The Obvious and Horrifying Truth of Star Trek No One Talks About

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Last Updated: Jul 27, 2016 @ 10:23 pm

Star Trek promises a future of peace and scientific exploration. It’s a world where humans live without internal warfare and are armed with nothing but a list of directives that supposedly encourage human advancement. There’s no money or want; replicators provide all the sustenance anyone desires.

It all sounds terribly nice, and somewhat far removed from the world of war, corruption, and institutionalized surveillance we currently thrash about in.

But what made the tomorrow people of Star Trek put aside their differences so humans could live long and prosper without hindrance? Certainly, the draconian practices we see governments employ today, in real life, are not noticeable in the Star Trek canon. Or are they?

Darmok and Jalad at Tanagra

The position of power we see most often in the Star Trek world is that of commanding officer (like Picard and Kirk), and they act with total impunity and without any boundary. For example, there are many instances where officers override locks to enter personal quarters, without any judicial process, warrant, or, sometimes, even cause. Privacy, it seems, is not a concern in the 24th century.

There’s also the blind devotion that is expected to be shown a captain. A commanding officer’s every whim must be followed, for fear of court martial or death, even if said whim places people directly in harm’s way.

As already mentioned, there’s no money in the Star Trek world or any need for a reward — the replicators see to that. Which means people must follow a captain’s orders for no other reason than the fear of repercussions if they don’t.

And what repercussions there could be. A starship is a weapon of total destruction, more than capable of disintegrating an entire planet, should the captain deem it necessary. Is it any wonder that the masses play ball, then?

And as if succumbing to the complete authority of a captain weren’t enough, there’s also a secret organization that exists purely to manipulate, control, and ensure the continuation of the Federation. And no, it’s not ‘just like the NSA’. Oh no, it’s far, far worse than that.

future-privacy
Set your phasers to ‘ruin the fun’.

Section 31 Is the NSA at Warp Factor 9

Section 31 is an autonomous and clandestine organization entrusted with protecting the security interests of Earth and the Federation. They operate separately from Starfleet and are officially-nonexistent, with very few having even heard of them. The organization is not accountable to anyone, and has been described as having granted itself the powers of judge, jury, and executioner.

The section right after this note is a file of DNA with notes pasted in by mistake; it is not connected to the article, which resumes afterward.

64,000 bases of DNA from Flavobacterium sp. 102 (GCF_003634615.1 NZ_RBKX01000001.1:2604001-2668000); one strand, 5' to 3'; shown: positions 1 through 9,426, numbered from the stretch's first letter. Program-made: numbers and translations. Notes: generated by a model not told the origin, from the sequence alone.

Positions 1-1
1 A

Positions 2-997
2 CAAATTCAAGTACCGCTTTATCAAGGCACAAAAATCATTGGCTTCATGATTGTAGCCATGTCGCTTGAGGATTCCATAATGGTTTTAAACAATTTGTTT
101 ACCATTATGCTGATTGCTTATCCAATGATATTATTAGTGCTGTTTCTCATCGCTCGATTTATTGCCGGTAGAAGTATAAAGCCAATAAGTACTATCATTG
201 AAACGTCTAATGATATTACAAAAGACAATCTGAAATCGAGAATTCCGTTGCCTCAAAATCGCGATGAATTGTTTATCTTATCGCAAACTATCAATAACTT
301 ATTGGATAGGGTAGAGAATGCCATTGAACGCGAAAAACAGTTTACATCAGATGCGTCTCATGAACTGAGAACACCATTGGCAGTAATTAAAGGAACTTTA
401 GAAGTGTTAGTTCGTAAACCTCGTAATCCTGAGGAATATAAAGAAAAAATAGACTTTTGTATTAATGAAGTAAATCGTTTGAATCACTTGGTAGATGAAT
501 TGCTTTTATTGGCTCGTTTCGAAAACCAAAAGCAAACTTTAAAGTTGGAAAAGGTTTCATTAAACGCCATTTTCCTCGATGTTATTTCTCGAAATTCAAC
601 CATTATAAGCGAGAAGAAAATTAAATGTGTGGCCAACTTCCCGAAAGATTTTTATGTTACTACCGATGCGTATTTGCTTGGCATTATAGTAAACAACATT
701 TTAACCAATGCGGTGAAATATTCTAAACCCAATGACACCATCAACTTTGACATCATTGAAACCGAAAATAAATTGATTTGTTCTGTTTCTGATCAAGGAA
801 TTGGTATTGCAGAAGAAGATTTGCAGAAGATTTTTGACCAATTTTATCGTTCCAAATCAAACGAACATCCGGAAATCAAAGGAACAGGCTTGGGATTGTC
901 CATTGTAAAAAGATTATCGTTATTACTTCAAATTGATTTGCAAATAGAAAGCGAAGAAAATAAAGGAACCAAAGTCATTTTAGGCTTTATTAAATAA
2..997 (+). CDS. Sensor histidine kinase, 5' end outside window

Section 31 has existed at least as long as Starfleet and has a license to kill anyone they deem “a threat to Federation interests”. That’s quite some power, more so than anything proven to exist in the real world, though it’s certain some governments would very much like such an all-seeing dissident truncheon at their disposal.

Temba, His Arms Wide

Don’t be fooled into thinking Section 31 exists just to “protect” humans from aliens. “Federation interests” is an incredibly broad term, and has often been interpreted as a means to allow the organization to subjugate even those they are supposedly protecting.

Notably, Starfleet Doctor Bashir was taken, tortured, and interrogated by Section 31, so that they might ascertain his loyalty to the Federation. The organization was able to acquire the use of a holodeck for a few days to test Doctor Bashir, uninterrupted, and no one questioned how they managed to do this.

It seems that despite the general lack of awareness of Section 31, they are still able to command vast resources within the Federation. This hints at a presumably thorough network of spies, or absolute authority over their domain.

Whatever the source behind their power, one thing is certain: anyone Section 31 deems a security threat is dealt with “quietly and quickly”. Indeed, Section 31 is known to act with such brutal force they have been compared to the notoriously nasty Romulan Empire’s secret agency, the Tal Shiar.

That’s right, there’s more than one clandestine, authoritarian regime in the Star Trek universe, and humans don’t have the monopoly on them.

Unhappiness and Murder: The Tal Shiar Make It So

The Romulans are a warmongering species within the Star Trekverse. ExpressVPN doesn’t want to say they’re aliens. But they’re aliens.

The Tal Shiar is the highly feared intelligence agency of the Romulan Empire. Though created to guard the security of the Empire, Tal Shiar also deals with traitors in the Romulan population.

“Traitor” is the go-to excuse any time a regime wants someone to be punished or disposed of and is as ambiguous as it is terrifying. Who’s to decide which acts, even the innocuous, are treacherous? It’s a term created by power, to keep power.

The secretive Tal Shiar keep the Romulan people in a constant state of paranoia, and dissention is met with immediate and severe punishment. Worse, some dissidents are known to disappear completely.

Unpleasant as they seem, though, the Tal Shiar are a box of kittens compared to the Cardassian order of manipulation and control.

picard-four-lights
Five lights.

There Are Four Lights! The Obsidian Order

The Cardassians are a humanoid species, known for being particularly ruthless and controlling. What might their interpretation of a ruthless regime of control be, then?